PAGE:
- Slight Upper Body Workout: It’s not a lot, but you do build up a little bit of your upper body. You mostly see it in your arms, but you can also feel it in your chest as well. This all depends on how much you engage your muscle groups while you run. If you’re just kind of standing there and letting the machine’s momentum do the work for you, you won’t have a lot of gains to show for it. It comes down to how you engage with the machine.
- Low Impact Exercise: Apart from the gravity of you standing up, ellipticals don’t require high impact. In fact, they’re not even labeled as medium impact—you won’t curse your joints when you’re done with this exercise, and you won’t regret it the next day. That’s the great thing about ellipticals; they’re a scalable entry point for anyone that’s just starting a new exercise regimen. Nothing prevents you from exercising on day two quite like being completely wrecked from day one.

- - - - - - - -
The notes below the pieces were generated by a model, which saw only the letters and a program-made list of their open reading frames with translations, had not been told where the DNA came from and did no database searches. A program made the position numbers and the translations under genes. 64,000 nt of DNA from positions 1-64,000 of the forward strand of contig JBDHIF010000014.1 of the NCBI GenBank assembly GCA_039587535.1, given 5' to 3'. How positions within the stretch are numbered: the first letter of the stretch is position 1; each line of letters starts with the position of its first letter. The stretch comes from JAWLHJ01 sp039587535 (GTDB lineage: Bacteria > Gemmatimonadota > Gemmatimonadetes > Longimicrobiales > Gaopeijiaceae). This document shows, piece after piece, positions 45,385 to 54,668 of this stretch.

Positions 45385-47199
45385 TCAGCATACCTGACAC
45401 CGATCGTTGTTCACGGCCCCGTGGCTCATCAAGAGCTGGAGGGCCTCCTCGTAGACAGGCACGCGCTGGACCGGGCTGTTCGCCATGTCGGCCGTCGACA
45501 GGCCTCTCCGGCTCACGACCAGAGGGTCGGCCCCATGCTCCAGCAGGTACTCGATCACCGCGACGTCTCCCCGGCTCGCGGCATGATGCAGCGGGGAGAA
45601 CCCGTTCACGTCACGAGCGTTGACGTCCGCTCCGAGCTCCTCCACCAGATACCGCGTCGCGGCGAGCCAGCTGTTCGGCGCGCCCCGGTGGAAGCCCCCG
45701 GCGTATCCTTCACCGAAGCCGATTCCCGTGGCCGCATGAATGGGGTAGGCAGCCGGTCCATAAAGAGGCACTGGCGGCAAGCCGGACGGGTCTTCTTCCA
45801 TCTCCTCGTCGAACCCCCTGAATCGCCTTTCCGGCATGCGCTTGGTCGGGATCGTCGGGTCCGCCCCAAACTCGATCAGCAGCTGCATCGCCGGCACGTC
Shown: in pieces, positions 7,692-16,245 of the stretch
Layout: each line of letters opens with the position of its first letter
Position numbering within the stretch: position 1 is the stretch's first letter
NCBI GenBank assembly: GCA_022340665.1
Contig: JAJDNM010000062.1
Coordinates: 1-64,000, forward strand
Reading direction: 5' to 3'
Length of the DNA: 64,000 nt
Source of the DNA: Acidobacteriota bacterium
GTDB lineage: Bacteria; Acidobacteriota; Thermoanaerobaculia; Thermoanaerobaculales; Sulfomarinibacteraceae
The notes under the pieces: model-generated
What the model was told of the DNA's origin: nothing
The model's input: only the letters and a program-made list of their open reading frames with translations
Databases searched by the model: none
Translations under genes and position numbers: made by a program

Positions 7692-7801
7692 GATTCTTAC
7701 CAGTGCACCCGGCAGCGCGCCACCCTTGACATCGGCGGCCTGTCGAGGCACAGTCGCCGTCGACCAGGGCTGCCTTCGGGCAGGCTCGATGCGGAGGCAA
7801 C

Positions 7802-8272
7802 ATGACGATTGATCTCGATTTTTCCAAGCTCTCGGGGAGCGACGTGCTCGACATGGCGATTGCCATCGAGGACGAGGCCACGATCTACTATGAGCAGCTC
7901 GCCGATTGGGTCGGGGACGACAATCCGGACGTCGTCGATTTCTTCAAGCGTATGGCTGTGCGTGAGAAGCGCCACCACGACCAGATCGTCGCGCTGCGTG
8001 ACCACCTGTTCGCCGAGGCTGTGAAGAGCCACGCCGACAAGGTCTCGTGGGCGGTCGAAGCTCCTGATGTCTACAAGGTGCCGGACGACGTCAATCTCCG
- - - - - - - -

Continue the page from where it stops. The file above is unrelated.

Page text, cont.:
- Avoids Immense Exhaustion: Ellipticals optimize your energy levels. You don’t have to exert yourself like you just came back from a 30-minute run outside; you still bump up your heart rate and burn through a lot of calories, but you won’t feel completely drained afterward. Ellipticals are great for weight loss goals when you also live a busy life and need all of your energy throughout the day. While it does mean you don’t get much muscle engagement, it’s worth it for what you do get.
- Tracking Progress is Difficult: It’s hard to figure out exactly how many calories you’re burning and what kind of progress you’re making. We know that you can burn a lot of calories in a single 30-minute run, but beyond that, there’s no real measure of what it does for your arms and legs (depending on which drive you have in your elliptical). While these machines aren’t used to get the strongest legs on the planet, it would be nice to know how to measure the added benefits beyond cardiovascular health.